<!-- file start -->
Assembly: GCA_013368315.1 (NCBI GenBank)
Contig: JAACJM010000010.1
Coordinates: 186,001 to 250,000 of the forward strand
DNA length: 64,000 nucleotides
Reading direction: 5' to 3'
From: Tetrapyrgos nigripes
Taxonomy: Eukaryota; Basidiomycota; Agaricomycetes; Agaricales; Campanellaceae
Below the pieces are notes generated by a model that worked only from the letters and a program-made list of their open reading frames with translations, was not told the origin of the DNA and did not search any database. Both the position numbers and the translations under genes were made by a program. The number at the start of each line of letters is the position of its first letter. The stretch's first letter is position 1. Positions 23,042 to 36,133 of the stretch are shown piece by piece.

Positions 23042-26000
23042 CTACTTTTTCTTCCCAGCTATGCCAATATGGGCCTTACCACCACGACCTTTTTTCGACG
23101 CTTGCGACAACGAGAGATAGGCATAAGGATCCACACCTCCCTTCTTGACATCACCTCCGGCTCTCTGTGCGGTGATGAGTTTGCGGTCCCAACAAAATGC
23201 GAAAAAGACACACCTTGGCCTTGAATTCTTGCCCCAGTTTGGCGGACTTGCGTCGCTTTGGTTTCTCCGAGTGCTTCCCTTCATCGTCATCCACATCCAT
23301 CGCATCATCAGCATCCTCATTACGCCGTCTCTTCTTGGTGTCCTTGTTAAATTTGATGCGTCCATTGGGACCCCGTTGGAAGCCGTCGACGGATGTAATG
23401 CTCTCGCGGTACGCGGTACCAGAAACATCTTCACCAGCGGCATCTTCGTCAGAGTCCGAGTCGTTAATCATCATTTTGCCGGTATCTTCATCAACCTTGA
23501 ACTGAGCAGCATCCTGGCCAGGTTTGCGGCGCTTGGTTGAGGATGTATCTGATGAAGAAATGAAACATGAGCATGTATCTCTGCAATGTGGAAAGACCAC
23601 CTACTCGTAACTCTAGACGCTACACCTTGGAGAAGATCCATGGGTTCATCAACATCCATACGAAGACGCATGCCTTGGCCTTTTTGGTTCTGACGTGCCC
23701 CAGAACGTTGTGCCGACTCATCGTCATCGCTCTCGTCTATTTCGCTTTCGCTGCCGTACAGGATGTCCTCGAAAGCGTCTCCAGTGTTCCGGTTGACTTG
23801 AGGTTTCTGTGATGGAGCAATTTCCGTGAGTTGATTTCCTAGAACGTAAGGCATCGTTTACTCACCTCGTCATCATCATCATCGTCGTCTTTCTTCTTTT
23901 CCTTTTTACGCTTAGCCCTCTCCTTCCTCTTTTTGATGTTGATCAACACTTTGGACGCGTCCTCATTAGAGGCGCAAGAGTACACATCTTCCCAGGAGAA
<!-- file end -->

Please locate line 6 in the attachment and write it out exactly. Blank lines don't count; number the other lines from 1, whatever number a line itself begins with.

From: Tetrapyrgos nigripes